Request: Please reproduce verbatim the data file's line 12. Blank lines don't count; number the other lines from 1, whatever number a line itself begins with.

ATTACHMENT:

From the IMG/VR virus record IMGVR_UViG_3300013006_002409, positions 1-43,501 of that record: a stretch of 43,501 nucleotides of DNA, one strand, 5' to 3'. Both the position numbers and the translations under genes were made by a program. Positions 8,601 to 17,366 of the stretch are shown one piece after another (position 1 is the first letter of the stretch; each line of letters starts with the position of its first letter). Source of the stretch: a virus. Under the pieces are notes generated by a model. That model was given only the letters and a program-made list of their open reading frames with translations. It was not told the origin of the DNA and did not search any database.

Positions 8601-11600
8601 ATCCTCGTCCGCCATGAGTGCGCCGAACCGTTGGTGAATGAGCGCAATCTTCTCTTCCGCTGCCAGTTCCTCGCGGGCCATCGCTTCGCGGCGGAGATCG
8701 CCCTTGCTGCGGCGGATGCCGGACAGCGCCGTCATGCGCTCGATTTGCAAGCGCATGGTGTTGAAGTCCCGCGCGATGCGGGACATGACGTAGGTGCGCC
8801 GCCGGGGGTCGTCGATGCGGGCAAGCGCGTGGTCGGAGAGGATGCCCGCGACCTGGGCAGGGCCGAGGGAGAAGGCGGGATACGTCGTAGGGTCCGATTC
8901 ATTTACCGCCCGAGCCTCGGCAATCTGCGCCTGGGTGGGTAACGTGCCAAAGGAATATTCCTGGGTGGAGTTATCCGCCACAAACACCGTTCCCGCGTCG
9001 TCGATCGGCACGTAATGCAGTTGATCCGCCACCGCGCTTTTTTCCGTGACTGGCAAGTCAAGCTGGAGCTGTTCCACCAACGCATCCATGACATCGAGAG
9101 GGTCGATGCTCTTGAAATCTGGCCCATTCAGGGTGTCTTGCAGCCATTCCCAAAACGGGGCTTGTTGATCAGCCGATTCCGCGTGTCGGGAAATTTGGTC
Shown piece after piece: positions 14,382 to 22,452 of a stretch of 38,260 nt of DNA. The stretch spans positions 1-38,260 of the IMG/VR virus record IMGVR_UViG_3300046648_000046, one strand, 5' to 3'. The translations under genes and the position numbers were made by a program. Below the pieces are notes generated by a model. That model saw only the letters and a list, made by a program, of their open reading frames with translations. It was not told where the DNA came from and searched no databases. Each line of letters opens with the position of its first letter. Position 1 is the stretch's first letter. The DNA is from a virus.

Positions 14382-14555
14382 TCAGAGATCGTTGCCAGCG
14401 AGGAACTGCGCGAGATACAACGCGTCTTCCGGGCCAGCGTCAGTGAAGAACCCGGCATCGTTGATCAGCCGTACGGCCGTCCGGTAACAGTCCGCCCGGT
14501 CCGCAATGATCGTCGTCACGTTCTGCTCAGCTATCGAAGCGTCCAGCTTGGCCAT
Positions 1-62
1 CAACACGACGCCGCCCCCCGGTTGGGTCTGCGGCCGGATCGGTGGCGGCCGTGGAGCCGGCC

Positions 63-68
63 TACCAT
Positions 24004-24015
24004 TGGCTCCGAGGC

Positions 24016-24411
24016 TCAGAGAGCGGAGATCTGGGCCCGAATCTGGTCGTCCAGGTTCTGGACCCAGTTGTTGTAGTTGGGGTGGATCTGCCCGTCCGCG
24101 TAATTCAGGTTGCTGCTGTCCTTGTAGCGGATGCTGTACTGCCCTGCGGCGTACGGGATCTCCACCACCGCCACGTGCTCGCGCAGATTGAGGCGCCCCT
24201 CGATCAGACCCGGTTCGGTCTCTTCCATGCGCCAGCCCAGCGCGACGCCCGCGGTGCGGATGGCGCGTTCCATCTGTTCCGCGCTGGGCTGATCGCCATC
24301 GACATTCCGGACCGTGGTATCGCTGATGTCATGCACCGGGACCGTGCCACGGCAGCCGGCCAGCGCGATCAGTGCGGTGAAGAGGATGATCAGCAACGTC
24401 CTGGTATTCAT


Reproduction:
14401 AGGAACTGCGCGAGATACAACGCGTCTTCCGGGCCAGCGTCAGTGAAGAACCCGGCATCGTTGATCAGCCGTACGGCCGTCCGGTAACAGTCCGCCCGGT